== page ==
Have you ever heard of Grumpy Cat? If you haven’t, you’re woefully behind the times. He is a star with two books and a 2015 calendar to his credit, a recently released Lifetime movie under his belt (or fur), and a line of licensed merchandise. Entrepreneur has an article featuring Grumpy Cat and four other delightful animals that are, without a doubt, wealthier and more famous than you and I are.
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Book TV toured Simon & Schuster recently. The video, which is about 1 hour and 12 minutes long, gives us an insider’s view of how S & S works, but more importantly, it tells us a lot about how the book industry in general works.
Pamela Paul, the editor of The New York Times book section has recently published a book composed of many of the Times’ weekly feature “By the Book” in which authors answer questions about books and writing. Ms. Paul hosted a panel discussion at the Miami Book Fair in which she asked four authors their thoughts about books and writing. One of the panel members was Ann Patchett who now owns Parnassus Books in Nashville. She talks about how her life has changed as she attempts to balance owning and running a bookstore while trying to maintain her writing career. I think you will find it interesting.
Saturday, December 13th from noon to about 4:15 p.m. ET, Book TV will feature eight authors who spoke at the recent Louisiana Book Festival. The authors and their topics are listed here.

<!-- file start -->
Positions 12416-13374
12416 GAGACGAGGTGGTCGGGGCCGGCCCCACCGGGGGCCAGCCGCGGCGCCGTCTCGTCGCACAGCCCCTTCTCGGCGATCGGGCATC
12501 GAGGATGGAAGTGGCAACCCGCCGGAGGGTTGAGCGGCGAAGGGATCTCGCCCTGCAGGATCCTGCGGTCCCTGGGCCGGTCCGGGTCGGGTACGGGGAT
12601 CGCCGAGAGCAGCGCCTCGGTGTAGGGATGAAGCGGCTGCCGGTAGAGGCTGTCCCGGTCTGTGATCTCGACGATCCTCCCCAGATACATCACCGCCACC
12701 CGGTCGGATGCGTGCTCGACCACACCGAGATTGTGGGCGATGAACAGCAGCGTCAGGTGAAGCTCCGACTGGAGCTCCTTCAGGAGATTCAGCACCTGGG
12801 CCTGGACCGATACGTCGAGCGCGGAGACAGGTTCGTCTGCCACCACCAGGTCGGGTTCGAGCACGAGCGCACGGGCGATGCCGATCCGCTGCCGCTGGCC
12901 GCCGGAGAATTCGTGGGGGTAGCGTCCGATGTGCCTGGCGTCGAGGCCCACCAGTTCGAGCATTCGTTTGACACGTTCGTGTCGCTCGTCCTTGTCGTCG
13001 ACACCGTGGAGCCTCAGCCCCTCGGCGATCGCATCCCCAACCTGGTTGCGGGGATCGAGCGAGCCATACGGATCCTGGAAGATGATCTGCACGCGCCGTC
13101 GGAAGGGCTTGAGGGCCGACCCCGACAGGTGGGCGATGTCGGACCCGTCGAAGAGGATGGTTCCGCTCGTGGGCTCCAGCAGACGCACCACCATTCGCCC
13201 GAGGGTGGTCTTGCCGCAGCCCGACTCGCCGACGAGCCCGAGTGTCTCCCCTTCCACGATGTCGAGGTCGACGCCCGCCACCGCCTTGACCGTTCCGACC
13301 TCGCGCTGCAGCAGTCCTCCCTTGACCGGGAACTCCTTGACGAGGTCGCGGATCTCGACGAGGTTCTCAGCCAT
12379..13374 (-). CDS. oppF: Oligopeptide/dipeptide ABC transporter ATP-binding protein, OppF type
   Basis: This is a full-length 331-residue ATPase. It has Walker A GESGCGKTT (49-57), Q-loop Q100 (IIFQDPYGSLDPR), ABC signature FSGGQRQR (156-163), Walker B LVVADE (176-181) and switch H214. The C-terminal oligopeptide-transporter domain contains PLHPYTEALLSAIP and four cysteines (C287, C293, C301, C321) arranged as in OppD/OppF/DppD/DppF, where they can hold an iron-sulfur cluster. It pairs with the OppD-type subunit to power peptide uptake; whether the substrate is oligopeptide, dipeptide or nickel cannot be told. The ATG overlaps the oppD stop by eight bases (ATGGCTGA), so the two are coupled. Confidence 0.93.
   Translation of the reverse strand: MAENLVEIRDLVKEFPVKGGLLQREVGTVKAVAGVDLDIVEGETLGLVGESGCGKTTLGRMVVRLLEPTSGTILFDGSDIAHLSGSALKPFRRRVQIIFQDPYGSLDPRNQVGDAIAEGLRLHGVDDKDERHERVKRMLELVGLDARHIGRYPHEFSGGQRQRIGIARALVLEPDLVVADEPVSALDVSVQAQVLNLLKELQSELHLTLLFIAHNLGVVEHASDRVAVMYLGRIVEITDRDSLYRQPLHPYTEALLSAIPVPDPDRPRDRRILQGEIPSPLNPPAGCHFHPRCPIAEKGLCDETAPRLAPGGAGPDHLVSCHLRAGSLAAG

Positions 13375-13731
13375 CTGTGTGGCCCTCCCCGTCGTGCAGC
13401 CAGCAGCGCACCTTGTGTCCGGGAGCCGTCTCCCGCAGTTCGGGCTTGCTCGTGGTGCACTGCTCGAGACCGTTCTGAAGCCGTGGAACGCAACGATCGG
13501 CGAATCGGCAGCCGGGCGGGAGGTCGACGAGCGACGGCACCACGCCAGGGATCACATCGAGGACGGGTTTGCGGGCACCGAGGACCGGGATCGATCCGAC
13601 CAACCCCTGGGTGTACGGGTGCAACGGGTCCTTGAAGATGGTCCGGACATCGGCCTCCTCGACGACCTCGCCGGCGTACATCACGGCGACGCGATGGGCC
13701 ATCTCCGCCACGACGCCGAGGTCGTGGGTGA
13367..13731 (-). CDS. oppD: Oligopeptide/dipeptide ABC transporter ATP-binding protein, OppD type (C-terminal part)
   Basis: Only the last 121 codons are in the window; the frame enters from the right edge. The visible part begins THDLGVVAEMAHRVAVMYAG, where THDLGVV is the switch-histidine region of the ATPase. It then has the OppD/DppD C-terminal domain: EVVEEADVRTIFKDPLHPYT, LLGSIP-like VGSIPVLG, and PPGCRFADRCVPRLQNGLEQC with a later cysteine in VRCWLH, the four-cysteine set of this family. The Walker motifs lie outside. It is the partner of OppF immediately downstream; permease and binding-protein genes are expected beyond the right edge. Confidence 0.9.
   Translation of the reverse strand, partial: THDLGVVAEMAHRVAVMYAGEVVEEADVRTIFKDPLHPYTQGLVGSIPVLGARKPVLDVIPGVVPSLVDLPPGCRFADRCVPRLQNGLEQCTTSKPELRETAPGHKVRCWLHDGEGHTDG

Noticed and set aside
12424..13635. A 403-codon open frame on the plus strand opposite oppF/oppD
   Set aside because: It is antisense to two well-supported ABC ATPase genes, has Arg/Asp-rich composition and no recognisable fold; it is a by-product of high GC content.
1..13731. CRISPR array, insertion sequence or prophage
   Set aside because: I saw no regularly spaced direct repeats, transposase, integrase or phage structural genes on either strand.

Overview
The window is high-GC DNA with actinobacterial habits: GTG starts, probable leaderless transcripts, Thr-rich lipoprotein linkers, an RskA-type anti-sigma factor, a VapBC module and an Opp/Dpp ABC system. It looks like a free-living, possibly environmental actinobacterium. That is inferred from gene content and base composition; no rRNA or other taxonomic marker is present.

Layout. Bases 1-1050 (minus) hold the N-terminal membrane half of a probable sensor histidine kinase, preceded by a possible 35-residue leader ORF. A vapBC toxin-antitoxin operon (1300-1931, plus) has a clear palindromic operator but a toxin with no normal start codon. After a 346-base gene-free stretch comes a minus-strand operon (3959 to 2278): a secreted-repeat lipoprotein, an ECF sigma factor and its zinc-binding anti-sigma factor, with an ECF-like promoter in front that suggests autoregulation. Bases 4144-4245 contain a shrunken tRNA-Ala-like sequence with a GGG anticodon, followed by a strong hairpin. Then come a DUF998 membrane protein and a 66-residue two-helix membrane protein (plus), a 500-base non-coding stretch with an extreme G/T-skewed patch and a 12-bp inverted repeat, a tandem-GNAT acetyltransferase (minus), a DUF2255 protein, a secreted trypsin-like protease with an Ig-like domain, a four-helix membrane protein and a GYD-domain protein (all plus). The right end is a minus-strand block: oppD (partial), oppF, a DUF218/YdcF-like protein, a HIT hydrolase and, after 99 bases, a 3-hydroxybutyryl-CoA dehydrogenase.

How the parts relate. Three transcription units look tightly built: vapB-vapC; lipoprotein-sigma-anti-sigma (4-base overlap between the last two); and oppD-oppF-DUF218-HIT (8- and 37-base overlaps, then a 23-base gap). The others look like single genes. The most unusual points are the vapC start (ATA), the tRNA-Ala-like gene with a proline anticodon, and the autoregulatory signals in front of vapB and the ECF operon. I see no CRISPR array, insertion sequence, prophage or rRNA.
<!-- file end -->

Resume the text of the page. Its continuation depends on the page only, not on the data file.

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The Hollywood Reporter gives us a ranked list of the 25 most powerful authors in Hollywood. They are responsible for over 300 movie and TV projects that have brought in billions of dollars in revenue. Who do you think is number one? Click on any of the images to find out details about that author.
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“To bring attention to his verse, Pasquale Frunzio resolved to commit suicide and be found with the typescript of his collected poems, Lo Specchio Segreto, at his side. By accident, a spark ignited the gas-filled apartment, and its entire contents was incinerated. Even more pitiable may be the case of Hans Kafka, who found that everything he wrote — including ‘the grotesque story of a beetle who is transformed into a man’ — was completely overshadowed by the work of his neighbor Franz (no relation).
Those are two of the 52 made-up biographical sketches that author (or rather “editor”) C.D. Rose relates in his book The Biographical Dictionary of Literary Failure. Michael Dirda’s review of Rose’s book can be found here, and another from The Wall Street Journal here. And finally, you can read excerpts from Rose’s book here.
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Jonathan Yardley, the long-time book critic for The Washington Post, has retired. You can find out more in a Washington Post article. Some of his 3,000 or so book reviews can be enjoyed in his 2011 book Second Reading: Notable and Neglected Books Revisited. And a list of some of his favorite books is available here.
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A friend of mine responded to my recent post concerning possible holiday book gift ideas with a suggestion that I also include the recommendations from the Los Angeles Times, so here it is.
And here are a few more holiday gift book lists to peruse: